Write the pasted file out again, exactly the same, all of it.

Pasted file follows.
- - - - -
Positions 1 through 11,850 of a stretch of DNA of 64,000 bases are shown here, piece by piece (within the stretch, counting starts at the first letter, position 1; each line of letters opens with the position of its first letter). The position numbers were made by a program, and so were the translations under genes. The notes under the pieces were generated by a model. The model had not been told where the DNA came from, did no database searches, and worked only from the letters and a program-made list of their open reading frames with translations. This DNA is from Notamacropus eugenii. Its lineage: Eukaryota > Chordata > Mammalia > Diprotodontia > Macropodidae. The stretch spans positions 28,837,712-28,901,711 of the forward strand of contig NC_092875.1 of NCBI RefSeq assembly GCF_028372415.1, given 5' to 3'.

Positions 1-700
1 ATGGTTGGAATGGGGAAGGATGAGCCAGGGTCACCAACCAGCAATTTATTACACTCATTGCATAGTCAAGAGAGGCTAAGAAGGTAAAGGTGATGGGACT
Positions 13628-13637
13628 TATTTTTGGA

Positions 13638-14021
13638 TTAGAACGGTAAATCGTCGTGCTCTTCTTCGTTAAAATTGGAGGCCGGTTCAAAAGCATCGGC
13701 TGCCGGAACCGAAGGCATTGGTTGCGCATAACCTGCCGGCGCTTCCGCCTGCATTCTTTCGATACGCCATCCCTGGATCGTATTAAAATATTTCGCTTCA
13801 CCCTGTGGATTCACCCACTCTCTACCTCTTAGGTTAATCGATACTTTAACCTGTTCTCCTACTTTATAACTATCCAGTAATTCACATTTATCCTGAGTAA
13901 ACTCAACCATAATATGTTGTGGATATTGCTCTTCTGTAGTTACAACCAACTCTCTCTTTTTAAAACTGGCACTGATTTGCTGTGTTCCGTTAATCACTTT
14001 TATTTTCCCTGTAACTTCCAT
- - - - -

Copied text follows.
Positions 1 through 11,850 of a stretch of DNA of 64,000 bases are shown here, piece by piece (within the stretch, counting starts at the first letter, position 1; each line of letters opens with the position of its first letter). The position numbers were made by a program, and so were the translations under genes. The notes under the pieces were generated by a model. The model had not been told where the DNA came from, did no database searches, and worked only from the letters and a program-made list of their open reading frames with translations. This DNA is from Notamacropus eugenii. Its lineage: Eukaryota > Chordata > Mammalia > Diprotodontia > Macropodidae. The stretch spans positions 28,837,712-28,901,711 of the forward strand of contig NC_092875.1 of NCBI RefSeq assembly GCF_028372415.1, given 5' to 3'.

Positions 1-700
1 ATGGTTGGAATGGGGAAGGATGAGCCAGGGTCACCAACCAGCAATTTATTACACTCATTGCATAGTCAAGAGAGGCTAAGAAGGTAAAGGTGATGGGACT
Positions 13628-13637
13628 TATTTTTGGA

Positions 13638-14021
13638 TTAGAACGGTAAATCGTCGTGCTCTTCTTCGTTAAAATTGGAGGCCGGTTCAAAAGCATCGGC
13701 TGCCGGAACCGAAGGCATTGGTTGCGCATAACCTGCCGGCGCTTCCGCCTGCATTCTTTCGATACGCCATCCCTGGATCGTATTAAAATATTTCGCTTCA
13801 CCCTGTGGATTCACCCACTCTCTACCTCTTAGGTTAATCGATACTTTAACCTGTTCTCCTACTTTATAACTATCCAGTAATTCACATTTATCCTGAGTAA
13901 ACTCAACCATAATATGTTGTGGATATTGCTCTTCTGTAGTTACAACCAACTCTCTCTTTTTAAAACTGGCACTGATTTGCTGTGTTCCGTTAATCACTTT
14001 TATTTTCCCTGTAACTTCCAT